LEEDS 2023: Lecturer's project to unite musicians and artists in Leeds and beyond

Composer, conductor, producer and lecturer Ben Cottrell has been working on a project idea for LEEDS 2023 that would unite musicians, artists and communities not just in Leeds, but right along the M62 corridor from Liverpool to Hull. He writes here for the YEP.

By Ben Cottrell
Sunday, 16th January 2022, 11:45 am

I first saw that there were opportunities to get involved with LEEDS 2023 on social media, when they launched an open call to work with them to develop a project idea.

They were looking for people who wanted to use the year of culture as a catalyst to do something that might not be possible to do otherwise, which really struck a chord with me as I had been toying with an ambitious idea for a while.

After attending a seminar with some of the 2023 team about the open call, I was really excited about the opportunity to potentially make the idea happen, and even more so when my project was chosen as one of 20 to receive funding to progress it to the next stage.

Sign up to our daily newsletter

Read More

Read More
LEEDS 2023: New project launched with 20 artists from Bramley to Chapeltown

My proposal focuses on people living and working along the M62 motorway but explores themes and ideas important to us all. I grew up near Liverpool, now live in Manchester and work in Leeds, so this road is very familiar to me.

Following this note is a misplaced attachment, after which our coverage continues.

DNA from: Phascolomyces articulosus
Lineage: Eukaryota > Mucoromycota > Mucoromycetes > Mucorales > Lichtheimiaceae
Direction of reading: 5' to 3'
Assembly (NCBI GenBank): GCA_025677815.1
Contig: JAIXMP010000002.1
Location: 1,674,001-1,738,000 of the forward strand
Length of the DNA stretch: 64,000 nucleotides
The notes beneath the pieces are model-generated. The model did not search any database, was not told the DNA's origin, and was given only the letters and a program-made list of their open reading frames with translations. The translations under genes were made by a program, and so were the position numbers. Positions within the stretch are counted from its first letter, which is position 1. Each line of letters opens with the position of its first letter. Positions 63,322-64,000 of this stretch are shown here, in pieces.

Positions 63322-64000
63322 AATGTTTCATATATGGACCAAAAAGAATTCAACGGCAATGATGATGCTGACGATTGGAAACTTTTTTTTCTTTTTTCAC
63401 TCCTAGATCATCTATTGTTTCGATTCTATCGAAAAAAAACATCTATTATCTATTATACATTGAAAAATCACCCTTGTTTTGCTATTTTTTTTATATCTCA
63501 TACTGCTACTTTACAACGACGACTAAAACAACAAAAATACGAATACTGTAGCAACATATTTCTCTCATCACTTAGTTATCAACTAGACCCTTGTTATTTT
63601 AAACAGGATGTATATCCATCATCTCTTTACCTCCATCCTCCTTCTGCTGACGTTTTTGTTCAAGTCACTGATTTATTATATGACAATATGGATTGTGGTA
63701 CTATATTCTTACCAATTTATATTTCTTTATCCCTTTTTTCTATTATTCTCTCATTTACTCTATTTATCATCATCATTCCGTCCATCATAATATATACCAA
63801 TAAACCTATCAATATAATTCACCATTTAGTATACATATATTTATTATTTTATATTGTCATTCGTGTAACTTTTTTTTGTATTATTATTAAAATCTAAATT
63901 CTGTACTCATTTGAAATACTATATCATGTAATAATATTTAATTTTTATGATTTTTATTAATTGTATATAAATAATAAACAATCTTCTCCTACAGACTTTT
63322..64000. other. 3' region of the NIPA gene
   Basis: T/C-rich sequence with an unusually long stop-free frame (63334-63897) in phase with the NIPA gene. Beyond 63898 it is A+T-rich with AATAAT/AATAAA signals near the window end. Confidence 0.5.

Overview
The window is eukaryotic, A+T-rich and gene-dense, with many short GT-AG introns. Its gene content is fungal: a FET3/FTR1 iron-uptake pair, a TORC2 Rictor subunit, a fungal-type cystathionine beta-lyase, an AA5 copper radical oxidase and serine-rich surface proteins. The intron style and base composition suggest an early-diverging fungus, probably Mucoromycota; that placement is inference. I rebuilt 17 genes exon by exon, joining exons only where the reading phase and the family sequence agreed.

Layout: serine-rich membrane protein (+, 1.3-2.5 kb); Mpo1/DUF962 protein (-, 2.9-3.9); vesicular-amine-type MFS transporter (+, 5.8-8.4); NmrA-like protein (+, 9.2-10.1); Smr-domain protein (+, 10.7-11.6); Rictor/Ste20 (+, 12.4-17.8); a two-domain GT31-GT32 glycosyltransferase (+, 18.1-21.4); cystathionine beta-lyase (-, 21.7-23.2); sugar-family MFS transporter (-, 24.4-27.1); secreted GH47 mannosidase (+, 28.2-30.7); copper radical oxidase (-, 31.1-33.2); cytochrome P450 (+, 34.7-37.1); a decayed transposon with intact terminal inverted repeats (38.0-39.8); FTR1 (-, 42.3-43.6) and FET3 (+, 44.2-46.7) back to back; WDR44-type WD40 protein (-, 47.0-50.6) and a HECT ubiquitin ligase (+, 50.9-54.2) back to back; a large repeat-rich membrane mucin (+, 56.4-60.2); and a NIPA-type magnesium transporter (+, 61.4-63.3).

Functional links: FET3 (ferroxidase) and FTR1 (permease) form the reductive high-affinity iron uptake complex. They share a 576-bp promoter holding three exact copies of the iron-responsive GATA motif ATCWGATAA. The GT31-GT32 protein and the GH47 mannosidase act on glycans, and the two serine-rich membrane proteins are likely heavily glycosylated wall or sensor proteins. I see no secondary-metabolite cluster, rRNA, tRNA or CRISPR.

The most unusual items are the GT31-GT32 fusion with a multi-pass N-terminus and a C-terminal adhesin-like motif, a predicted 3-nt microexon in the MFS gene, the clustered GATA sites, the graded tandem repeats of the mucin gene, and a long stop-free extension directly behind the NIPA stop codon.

One thing that always struck me about this route was the many contrasts on the journey, especially between the urban and rural sections. The people too – as we know, local rivalries are rife.

But there are also countless connections between us, and I realised that the 107-mile M62 motorway was a physical representation of this and could be used as a vehicle to examine them.

LEEDS2023 is working on new projects in the city. Picture: Adobe Stock.

The project explores these connections by collecting stories and reflections from local communities, which musicians will then improvise responses to. Improvising is sometimes seen as difficult or inaccessible, but it’s something we all do every day – every conversation we have is an improvisation. We listen, think of a response, then express it; repeating the process until we come to a conclusion.

Sometimes we have amicable conversations, allowing other people space for what they want to say; sometimes we shout over each other, trying to make ourselves heard above everything else that’s going on. This is exactly the same with improvised music.

While improvisation is of course a big part of the jazz tradition, it is also central to countless musical cultures from all over the world. Many of these cultures are represented in Leeds and across the North, and I want to use this project to engage with musicians from these communities – both amateur and professional – as well as those within the vibrant improvised music scene here.

It's been great developing this idea with the support of LEEDS 2023.

Having such open callouts creates opportunities for new people to get involved, meaning that there is a brilliantly diverse set of projects being created, by different people and organisations, which in turn means that when it comes to our year of culture there will be an explosion of creativity from each corner of the city, across the region and (hopefully!) all the way along the M62.